Nine of the 15 controlled trials showed significant effects in favour of the GPCC intervention in a range of outcome measures in the ITT or PP analysis (table 1). Outcomes from these trials were increased self-efficacy1319252627; improved experience of health111720; improved satisfaction with care10; improved symptom control1720222829; improved physical function/capacity11172021; improved activities of daily living24; fewer chronic heart failure/chronic obstructive pulmonary disease related deteriorations13; improved discharge planning30; shorter length of hospital stay232431; and cost saving.32 In six trials results were not significant in the ITT analysis (no data on PP available).91112141516
Over time, the outcome measures in these trials have developed from mainly objective measurements into combined objective and subjective measures, such as patient reported outcomes and process oriented outcomes. In general, it seems that the more open and unhurried communication offered by the framework gave hospital patients both information and confidence about co-creating the care process and managing their own problems. This led to better understanding of the discharge process and readiness to return home with a greater sense of self-efficacy. The studies were not blinded; it was impossible to blind professionals or patients to the intervention as it required active participation of both parties. As a complex intervention, composite outcome measures were sometimes warranted.
Although patients were engaged in designing several studies,15192324 they were not involved in the choice of outcome measures. Trial design requires pre-specified outcome variables, but there is no reason that these variables could not reflect patients’ priorities.
Lessons and insights: managing change by co-creation
Individual barriers and professional attitudes
We have learnt a great deal during 10 years of researching and implementing person centred care. We often hear from healthcare professionals that they already practise person centred care, that person centred care isn’t anything new, or that they would like to practise person centred care but don’t have the time or resources. We cannot agree more: many practitioners are person centred yet are not able to systematise it into a practice that enables person centred care for most patients most of the time, regardless of who is caring for them. The notion of person centredness has been around for a long time, yet we still don’t use it systematically. We cannot talk about person centred care if we are unable to practise it ourselves. This entails co-creating a shared understanding of the barriers, resources, goals, and responsibilities of all those concerned.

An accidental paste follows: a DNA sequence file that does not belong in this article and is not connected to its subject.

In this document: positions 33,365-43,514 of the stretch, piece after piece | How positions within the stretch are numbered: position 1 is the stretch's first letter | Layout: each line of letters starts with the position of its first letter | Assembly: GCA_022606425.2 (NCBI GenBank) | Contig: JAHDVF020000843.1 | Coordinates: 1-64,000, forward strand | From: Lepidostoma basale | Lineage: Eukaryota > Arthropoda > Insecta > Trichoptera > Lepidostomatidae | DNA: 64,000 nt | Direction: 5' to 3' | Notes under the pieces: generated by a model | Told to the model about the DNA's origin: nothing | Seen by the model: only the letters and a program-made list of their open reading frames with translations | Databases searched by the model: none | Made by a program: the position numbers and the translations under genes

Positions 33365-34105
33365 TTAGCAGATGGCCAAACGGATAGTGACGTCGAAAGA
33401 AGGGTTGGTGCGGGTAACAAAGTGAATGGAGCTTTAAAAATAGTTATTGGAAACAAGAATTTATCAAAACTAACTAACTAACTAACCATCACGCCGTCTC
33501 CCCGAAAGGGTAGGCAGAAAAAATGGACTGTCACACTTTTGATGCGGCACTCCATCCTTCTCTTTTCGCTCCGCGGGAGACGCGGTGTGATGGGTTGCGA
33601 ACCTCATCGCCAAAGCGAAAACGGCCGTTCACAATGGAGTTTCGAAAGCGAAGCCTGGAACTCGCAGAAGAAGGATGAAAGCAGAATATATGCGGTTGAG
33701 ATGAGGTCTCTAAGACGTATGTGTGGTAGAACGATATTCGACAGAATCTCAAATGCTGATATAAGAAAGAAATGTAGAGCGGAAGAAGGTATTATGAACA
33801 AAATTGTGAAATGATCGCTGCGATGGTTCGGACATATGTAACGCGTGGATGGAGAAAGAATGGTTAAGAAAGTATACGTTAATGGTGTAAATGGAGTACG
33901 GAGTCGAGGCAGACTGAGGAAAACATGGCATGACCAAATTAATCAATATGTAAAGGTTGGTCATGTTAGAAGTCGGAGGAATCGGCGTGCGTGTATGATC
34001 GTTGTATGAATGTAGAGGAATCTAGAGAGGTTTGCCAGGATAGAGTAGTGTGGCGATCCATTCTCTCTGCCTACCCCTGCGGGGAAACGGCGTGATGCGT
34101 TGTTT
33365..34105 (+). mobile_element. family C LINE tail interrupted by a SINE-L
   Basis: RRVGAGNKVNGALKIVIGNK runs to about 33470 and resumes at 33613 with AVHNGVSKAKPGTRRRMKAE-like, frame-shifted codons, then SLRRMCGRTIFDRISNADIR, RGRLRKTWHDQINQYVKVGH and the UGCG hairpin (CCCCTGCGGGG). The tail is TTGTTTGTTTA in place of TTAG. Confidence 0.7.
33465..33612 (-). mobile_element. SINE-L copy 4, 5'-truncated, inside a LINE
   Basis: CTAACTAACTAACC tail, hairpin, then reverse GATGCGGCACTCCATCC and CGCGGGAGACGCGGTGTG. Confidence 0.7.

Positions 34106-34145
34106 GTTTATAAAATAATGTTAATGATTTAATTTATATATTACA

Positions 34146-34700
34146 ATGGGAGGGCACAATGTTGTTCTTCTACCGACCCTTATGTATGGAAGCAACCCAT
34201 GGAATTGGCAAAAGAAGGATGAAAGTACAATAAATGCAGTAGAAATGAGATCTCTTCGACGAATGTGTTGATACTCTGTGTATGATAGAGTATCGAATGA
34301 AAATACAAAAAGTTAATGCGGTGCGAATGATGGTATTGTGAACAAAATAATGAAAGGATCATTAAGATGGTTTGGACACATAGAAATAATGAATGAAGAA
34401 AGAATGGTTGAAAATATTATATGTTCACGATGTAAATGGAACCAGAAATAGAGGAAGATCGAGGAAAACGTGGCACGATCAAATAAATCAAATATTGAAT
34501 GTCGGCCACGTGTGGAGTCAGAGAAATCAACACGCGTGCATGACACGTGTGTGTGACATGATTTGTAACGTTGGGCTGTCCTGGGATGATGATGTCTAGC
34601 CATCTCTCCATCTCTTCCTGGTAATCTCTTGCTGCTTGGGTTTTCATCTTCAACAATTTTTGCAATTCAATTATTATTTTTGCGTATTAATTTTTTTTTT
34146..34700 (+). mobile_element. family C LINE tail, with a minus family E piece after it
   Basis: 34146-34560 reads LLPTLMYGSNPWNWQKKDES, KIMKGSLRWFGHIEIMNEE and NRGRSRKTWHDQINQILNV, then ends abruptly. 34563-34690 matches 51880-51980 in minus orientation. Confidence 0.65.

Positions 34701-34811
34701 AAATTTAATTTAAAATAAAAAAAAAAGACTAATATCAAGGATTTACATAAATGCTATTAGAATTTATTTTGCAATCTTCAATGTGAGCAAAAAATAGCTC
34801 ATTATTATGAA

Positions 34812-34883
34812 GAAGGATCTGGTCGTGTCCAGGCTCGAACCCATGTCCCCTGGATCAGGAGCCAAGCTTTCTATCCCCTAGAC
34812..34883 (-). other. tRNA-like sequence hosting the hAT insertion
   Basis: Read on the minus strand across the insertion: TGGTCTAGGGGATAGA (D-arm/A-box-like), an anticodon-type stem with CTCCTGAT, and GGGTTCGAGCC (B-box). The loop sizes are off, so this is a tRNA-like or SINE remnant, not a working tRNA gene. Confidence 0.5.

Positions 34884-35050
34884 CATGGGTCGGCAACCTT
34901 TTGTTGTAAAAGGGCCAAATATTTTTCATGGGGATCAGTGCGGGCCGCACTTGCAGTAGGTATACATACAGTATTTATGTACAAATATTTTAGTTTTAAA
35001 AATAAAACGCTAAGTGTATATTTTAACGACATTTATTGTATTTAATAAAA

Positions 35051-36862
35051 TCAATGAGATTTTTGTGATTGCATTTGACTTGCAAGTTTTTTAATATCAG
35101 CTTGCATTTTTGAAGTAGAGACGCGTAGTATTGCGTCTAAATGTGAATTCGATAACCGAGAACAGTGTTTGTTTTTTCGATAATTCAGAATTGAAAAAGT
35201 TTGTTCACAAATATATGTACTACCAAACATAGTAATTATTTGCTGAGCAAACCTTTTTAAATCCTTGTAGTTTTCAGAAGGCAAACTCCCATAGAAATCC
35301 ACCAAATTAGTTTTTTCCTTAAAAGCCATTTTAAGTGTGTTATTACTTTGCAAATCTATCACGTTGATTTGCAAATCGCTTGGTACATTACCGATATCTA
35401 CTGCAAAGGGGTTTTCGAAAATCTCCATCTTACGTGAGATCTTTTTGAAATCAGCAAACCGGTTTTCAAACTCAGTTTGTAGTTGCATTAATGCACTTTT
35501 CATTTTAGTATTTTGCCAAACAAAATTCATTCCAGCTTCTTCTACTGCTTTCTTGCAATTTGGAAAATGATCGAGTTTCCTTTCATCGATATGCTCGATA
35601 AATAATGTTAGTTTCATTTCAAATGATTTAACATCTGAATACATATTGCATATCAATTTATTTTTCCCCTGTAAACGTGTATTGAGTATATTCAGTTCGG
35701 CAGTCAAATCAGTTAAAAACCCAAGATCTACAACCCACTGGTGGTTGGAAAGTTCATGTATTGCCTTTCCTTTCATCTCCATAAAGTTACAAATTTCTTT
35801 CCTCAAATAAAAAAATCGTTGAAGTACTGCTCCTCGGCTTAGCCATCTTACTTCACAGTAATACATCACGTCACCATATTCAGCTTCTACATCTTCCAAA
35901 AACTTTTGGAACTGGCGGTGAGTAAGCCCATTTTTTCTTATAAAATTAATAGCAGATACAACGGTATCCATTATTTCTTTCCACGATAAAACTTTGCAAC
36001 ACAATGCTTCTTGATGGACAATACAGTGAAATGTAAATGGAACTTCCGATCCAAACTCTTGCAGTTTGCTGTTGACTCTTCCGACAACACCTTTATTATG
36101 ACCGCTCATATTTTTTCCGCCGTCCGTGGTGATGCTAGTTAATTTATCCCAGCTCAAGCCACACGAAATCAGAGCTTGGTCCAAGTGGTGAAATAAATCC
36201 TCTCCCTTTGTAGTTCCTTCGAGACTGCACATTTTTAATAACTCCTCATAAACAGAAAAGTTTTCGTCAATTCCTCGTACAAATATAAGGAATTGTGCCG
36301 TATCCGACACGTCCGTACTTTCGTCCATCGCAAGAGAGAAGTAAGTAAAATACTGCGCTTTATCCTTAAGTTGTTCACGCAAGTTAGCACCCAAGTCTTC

We encountered professional attitudes including resistance, lack of understanding of the importance of the ethical approach, difficulty of translating abstract principles into specific practices, and risk of returning to old habits once the training was over.833 These barriers were dealt with by the change management programme already described, leaders who acted as role models, colleagues who supported person centred care, multidisciplinary teamwork, and the flexibility to adapt to patients’ circumstances. Other emergent strategies included lunchtime discussion groups with professionals from different backgrounds to help differentiate person centred care from usual practice, and the use of “ambassadors” to convince unwilling colleagues. We also learnt that you cannot implement person centred care in an effective way if you aren’t person centred towards each other in the care team, which of course includes the patient.